1) Computation of Taxable Income. The following information relates to Tom, a single tax-payer, age 18;Salary $1,800;Interest Income 1,600;Itemized deductions 600;a. Compute Tom's taxable income assuming he is self-supporting.;b. Compute Tom's taxable income assuming he is a dependent of his parents.;2) Joint Versus Separate Returns. Hal attended school much of 2013, during which time he was supported by his parents. Hal married Ruth in December 2013. Hal graduated and commenced work in 2014. Ruth worked during 2013 and earned $18,000. Hal's only income was $1,100 of interest. Hal's parents are in the 28% tax bracket. Thus, claiming Hal as a dependent would save them $1,092 (0.28 X $3,900) of taxes.;a. Compute Hal and Ruth's gross tax if they file a joint return.;b. Compute Ruth's gross tax if she files a separate return in order to allow Hal's parents to claim him as a dependent.;c. Which alternative would be better for the family? In other words, will filing a joint return save Hal and Ruth more than $1,092?;3) Dependency Exemptions: Anna, age 65, who lives with her unmarried son, Mario, received $7,000, which was used for her support during the year. The sources of support were as follows;Social Security benefits $1,500;Mario 2,600;Caroline, an unrelated friend 800;Doug, Anna's son 500;Elaine, Anna's sister 1,600;Total $7,000;a. Who is eligible to claim Anna as a dependent?;b. What must be done before Mario can claim the exemption?;c. Can anyone claim head-of-household status based on Anna's dependency exemption? Explain.;d. Can Mario claim an old age allowance for his mother? Explain.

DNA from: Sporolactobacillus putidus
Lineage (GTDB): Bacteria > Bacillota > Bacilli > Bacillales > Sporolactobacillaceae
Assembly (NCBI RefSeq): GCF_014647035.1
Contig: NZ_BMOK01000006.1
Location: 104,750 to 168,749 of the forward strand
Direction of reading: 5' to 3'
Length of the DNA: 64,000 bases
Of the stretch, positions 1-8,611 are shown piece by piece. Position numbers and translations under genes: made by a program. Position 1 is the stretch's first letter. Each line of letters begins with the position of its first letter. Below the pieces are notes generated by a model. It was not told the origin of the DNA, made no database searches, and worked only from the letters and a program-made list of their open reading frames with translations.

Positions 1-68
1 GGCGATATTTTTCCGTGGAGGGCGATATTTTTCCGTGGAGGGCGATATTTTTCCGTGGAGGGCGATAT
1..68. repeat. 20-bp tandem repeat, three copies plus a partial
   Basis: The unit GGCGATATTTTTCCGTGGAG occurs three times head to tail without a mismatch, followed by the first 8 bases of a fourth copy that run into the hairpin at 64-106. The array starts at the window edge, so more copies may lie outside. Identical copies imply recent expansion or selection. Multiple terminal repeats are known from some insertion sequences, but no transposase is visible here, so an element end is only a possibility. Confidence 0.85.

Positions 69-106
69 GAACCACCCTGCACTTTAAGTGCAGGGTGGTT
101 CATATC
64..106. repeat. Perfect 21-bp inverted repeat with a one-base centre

Paper#81797 | Written in 18-Jul-2015Price : $22